First timers teaming up amid calls for better affordability

More than six out of 10 Australian first homebuyers (66 per cent) have joined forces with their partner, family or friend to purchase their first property, according to new research by St.George Bank.

The survey of 1,003 first homebuyers revealed that 74 per cent of respondents have found the property they wanted and those who didn’t had to compromise on the location (50 per cent), price (46 per cent) and overall space and size (45 per cent).

Evaluating which properties provide good value was ranked the most difficult process for first timers (57 per cent), followed by choosing a suburb (47 per cent) and working out affordability (42 per cent).

St.George Retail Banking general manager Ross Miller says the results show that first homebuyers are adapting to new ways to achieve the great Australian dream of buying a home.

“Two incomes are better than one so it seems logical for buyers to team up with others if affordability’s an issue,” he says.

“By purchasing with your partner, family or friend, you can make buying a house a lot more affordable and share the costs, including stamp duty and valuation fees.”

The research indicates that 76 per cent of respondents took six months or less to find a home compared to 8 per cent for whom it took more than 12 months.

Forty two per cent of respondents plan to live in their property for as long as they can compared to 5 per cent who plan to live it for just one or two years, while 60 per cent funded the majority of their deposit through a dedicated savings plan. The top saving strategies used were: being frugal with household expenses (60 per cent), cutting back on eating out/entertainment/shopping and holidays (55 per cent), and living with family (29 per cent).

In other research, conducted for housing lender ME, results have revealed high support among Aussies for action on housing affordability, including among property investors.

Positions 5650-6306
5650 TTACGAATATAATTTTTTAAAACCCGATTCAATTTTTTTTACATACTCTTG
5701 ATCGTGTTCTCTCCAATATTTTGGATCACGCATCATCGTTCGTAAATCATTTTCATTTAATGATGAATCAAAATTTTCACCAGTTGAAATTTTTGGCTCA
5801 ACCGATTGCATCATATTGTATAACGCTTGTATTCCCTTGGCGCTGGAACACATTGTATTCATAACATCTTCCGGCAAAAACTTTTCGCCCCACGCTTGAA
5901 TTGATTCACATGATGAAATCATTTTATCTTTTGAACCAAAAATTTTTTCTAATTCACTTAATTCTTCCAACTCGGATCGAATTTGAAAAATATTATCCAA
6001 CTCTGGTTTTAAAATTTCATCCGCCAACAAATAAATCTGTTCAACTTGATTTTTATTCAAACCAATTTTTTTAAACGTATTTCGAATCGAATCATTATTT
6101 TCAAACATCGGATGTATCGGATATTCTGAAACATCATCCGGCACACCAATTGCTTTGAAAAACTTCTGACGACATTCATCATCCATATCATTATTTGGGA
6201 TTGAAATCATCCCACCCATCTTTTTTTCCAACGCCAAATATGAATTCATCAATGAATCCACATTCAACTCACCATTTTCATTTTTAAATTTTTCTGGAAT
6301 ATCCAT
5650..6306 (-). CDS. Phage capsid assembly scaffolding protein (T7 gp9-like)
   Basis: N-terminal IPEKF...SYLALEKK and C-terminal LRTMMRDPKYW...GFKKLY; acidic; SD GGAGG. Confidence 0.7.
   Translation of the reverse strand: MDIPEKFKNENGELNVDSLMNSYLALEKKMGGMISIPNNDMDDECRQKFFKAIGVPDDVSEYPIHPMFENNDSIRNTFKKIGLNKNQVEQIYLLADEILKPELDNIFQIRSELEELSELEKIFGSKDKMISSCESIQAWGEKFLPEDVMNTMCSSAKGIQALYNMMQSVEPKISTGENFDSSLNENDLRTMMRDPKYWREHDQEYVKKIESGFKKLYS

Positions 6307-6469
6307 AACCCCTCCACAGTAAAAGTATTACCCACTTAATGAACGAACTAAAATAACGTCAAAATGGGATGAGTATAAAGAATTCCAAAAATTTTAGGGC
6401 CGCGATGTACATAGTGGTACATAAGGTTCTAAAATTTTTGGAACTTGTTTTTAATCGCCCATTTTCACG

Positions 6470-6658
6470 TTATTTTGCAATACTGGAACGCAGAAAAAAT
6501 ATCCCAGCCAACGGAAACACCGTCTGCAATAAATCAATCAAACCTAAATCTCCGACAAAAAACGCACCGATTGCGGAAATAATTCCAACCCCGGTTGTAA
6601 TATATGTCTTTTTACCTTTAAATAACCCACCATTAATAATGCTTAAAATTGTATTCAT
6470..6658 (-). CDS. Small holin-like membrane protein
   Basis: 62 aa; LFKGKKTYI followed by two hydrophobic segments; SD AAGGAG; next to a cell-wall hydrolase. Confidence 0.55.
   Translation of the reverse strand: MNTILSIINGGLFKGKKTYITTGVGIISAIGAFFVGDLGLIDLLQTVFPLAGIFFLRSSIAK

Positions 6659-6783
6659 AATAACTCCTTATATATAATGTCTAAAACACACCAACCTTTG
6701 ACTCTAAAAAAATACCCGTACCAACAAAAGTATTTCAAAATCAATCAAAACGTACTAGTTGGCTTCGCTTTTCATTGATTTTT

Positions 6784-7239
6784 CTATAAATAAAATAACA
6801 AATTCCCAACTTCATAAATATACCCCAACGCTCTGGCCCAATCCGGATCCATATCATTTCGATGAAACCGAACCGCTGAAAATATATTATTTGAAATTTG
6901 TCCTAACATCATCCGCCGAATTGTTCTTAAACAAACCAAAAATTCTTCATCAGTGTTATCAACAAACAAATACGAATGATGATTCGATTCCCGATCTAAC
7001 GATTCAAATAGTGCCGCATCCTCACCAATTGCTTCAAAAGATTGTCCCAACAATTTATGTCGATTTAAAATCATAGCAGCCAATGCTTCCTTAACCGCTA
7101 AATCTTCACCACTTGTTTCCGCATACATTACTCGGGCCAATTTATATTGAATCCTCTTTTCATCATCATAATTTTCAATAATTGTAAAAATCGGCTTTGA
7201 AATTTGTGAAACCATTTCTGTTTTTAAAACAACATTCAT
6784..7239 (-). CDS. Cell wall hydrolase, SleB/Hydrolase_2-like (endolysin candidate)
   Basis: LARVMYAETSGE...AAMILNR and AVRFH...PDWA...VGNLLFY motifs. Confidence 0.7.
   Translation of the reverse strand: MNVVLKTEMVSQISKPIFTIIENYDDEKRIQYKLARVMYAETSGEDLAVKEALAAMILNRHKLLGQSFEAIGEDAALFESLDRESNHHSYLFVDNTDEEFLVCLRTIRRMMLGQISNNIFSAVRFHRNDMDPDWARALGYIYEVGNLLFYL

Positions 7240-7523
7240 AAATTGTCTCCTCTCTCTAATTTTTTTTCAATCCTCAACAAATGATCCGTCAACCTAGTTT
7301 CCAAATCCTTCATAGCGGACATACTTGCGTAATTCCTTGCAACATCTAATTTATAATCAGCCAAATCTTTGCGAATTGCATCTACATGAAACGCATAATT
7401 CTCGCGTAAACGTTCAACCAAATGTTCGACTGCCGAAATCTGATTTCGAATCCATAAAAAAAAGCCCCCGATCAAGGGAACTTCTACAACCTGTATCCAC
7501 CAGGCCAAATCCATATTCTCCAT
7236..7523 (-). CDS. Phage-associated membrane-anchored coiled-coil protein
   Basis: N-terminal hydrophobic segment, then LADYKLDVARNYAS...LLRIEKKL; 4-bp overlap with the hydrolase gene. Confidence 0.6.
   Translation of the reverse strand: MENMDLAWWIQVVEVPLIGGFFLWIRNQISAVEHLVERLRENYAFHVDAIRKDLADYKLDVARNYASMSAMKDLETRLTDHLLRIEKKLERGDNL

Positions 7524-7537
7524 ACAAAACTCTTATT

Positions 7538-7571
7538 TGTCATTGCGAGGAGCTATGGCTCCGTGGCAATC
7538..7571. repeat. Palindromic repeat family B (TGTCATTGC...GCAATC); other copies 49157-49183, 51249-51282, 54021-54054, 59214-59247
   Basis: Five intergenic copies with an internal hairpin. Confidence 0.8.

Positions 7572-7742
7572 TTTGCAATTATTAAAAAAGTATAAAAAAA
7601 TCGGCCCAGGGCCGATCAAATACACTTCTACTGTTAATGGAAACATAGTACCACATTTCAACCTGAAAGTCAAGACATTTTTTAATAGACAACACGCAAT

The survey of 1,500 households took place in December 2015 and results were compared with an earlier survey in June 2015.

Of households canvassed in the December survey, 76 per cent agreed the federal government should be taking action to make housing more affordable for first homebuyers, an increase of three points from the June 2015 survey.

Support for action was broadly based across all states and generations as well as by those looking to buy property in the next 12 months (81 per cent) and property investors (70 per cent).

In terms of actions to fix affordability, more than three quarters agreed the government should encourage more new developments of lower priced housing, and 61 per cent agreed the government should reform the tax system to provide less support to investment property buyers, including, perhaps surprisingly, 42 per cent of property investors.

More households on lower incomes than on higher incomes supported winding back tax concessions for property investors: 63 per cent of those earning $40,001 to $75,000 supported the idea, compared to 59 per cent of those earning $75,001 to $100,000 and 59 per cent of those earning over $100,000.

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